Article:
I'm looking for speedy: structure or dictionary?

I would like to know which of the two “is faster” to read and write the data in memory: structure or dictionary?

Why this question?
I need to enter data and read data every second. The processor is already exhausted for another application, so I would like not to burden the CPU further.

Also I like the speed :rofl:


Could you give us an example of how you intend to use either? A structure and Dictionary don’t serve the same function, so it’s hard to imagine.

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My application timer, every second reads a file.
The file is a single row, but using Split () I insert the 50 data into an array string (and in the future even more, but I don’t know how many to date).

However, the 50 data are FIXED for the entire life cycle of the application. They cannot be added by the user (ie they cannot be added or deleted at runtime). If 50 is, 50 remains forever.

Then there are 4 functions that, within that second, must access this data: manipulate it with mathematical calculations, and return the result for the different uses.

I hope I’ve been exhaustive.

So far. Where would, for example, the Dictionary come into play? To store the different calculations?

I would use a sqlite database… in memory if it is not meant to be saved between sessions.

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It sounds strange, but I thought of the dictionary to have a key and save / read the data without making a mistake. When the 4 functions have to take the data and when they have to rewrite it. Between them … the manipulated data is turned over.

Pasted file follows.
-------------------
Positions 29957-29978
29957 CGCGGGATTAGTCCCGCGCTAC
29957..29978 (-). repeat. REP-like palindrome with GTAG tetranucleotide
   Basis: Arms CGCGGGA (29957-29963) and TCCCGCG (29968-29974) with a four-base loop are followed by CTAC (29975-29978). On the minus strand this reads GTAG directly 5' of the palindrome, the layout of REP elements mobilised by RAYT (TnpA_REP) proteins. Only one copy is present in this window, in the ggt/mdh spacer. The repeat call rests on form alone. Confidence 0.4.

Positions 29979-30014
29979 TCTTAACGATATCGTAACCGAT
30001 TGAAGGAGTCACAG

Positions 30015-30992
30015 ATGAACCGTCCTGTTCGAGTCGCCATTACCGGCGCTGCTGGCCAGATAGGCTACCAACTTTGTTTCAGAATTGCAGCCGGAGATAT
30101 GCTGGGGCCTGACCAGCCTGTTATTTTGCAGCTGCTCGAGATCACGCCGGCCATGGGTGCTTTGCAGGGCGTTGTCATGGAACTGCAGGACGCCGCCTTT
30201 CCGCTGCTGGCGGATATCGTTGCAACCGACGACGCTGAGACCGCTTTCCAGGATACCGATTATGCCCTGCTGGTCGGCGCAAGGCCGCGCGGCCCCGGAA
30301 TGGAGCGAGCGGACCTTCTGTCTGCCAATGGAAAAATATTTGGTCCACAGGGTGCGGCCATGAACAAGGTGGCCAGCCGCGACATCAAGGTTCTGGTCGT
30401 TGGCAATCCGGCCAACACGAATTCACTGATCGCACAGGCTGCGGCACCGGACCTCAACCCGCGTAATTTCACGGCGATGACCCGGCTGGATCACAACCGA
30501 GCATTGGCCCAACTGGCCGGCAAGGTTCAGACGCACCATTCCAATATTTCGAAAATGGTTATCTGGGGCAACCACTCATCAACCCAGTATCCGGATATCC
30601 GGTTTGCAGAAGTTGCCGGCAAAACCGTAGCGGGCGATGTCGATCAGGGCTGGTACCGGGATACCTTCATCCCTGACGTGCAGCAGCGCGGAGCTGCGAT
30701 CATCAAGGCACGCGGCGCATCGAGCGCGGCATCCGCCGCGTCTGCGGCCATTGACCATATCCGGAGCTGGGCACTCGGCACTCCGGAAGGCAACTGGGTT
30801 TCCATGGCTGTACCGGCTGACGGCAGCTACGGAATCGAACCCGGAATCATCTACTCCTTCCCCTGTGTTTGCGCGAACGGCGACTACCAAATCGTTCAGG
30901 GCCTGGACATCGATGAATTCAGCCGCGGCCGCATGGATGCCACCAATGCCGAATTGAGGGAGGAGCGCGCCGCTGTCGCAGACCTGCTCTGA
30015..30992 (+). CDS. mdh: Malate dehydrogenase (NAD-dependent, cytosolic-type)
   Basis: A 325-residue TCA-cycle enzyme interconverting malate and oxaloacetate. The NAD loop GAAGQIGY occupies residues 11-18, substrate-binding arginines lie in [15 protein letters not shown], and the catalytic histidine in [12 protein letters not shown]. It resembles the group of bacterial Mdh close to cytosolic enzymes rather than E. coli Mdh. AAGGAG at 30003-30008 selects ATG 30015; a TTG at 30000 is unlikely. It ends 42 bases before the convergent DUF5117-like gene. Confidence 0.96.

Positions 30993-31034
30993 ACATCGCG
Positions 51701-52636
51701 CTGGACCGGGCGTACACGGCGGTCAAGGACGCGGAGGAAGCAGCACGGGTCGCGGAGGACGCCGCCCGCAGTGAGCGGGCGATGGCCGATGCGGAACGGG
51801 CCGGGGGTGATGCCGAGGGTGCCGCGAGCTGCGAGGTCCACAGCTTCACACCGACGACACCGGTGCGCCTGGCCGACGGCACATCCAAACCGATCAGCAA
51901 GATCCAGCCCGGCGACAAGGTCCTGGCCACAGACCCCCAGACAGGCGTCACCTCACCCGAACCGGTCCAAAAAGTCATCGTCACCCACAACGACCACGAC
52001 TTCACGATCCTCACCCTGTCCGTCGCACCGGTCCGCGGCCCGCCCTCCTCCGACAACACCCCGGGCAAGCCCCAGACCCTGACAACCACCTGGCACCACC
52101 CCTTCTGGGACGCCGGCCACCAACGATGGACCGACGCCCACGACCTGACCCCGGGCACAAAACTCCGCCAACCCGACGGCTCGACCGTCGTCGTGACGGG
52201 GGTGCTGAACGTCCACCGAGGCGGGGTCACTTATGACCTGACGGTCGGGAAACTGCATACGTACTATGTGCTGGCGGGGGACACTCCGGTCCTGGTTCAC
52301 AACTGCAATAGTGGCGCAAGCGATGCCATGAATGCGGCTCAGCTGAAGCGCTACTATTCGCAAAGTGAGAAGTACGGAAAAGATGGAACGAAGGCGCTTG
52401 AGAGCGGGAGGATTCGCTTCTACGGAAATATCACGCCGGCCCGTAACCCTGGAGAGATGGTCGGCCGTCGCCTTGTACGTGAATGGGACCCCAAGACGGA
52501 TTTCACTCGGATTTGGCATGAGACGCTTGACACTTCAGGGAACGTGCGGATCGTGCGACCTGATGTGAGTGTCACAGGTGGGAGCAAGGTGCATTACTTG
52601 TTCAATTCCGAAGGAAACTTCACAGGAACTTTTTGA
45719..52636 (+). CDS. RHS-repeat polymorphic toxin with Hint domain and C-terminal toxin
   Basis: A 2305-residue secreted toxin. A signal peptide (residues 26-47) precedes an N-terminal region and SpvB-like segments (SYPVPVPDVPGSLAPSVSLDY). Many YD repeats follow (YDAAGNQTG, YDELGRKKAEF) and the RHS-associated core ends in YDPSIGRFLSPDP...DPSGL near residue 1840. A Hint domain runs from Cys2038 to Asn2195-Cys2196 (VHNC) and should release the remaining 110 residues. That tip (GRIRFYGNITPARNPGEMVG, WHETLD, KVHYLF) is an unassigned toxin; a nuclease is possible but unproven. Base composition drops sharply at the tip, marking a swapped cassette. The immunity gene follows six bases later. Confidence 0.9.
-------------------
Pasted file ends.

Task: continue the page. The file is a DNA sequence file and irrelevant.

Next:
But the structure also uses a key, so I was wondering if the structure is faster (which I think).

I know it can be done, but I don’t think that’s the case.

I’m sorry, I’m still not following. If you just want to read the array from the file once, just put the array someplace you can access it from wherever it needs to be accessed. If it needs to be available application-wide, for example, create an array property in App and fill it on App.Open. (This is just one way to approach it.) I’m not sure where or why you’d need a key.

A stupid example. Is it easier to go wrong with Dictionary or with an array?

dicDataRefSim.Value ("PLANE HEADING MAGNETIC DEGREES") = aFunction (dicDataRefSim.Value ("PLANE HEADING DEGREES TRUE") =)
If dicDataRefSim.Value ("PLANE HEADING MAGNETIC DEGREES") = something Then

And an array()

anArray (2) = aFunction (anArray (13))
If anArray (2) = something Then

and the structure is similar to the dictionary. And I was wondering if the structure is faster than the dictionary.
That’s all.

PS: the data are certainly not 3, but at least 50. And I can’t break my head… chasing the numbers in the function lines and between the functions … I’m a human, so I’m subject to mistakes.

If you need to label your data, use the Dictionary. If you don’t, use an array as it will be faster.

You can use a Structure as an array, but even if it was faster, you can’t change its dimensions on the fly.

You can also use a MemoryBlock, but I doubt you’d get much of a boost over an array, and it will hurt code readability.

Use the array and create global constants to refer to the indexes.

if anArray(PLANE_HEADING_MAGNETIC_DEGREES)  = something Then
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While you can’t resize an array in a structure, you can have can array of structures, which would be resizable, and might be useful if each record had multiple fields for readability.

I suspect (but could be wrong) that it would be faster and have less of a memory footprint than an array of classes.

One other trick is using a memoryblock with a structure overlay using offsets making it like an array of structures … Norm wrote a blog post using that technique for a different purpose.

The handy thing about having data in a memoryblock is that if needed, it makes saving the data as simple as saving a string.


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For 50 elements the access speed really doesn’t matter. If you have 50k elements then you can do something elaborate like using an SQLite database.

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ok, thanks everyone for the answers.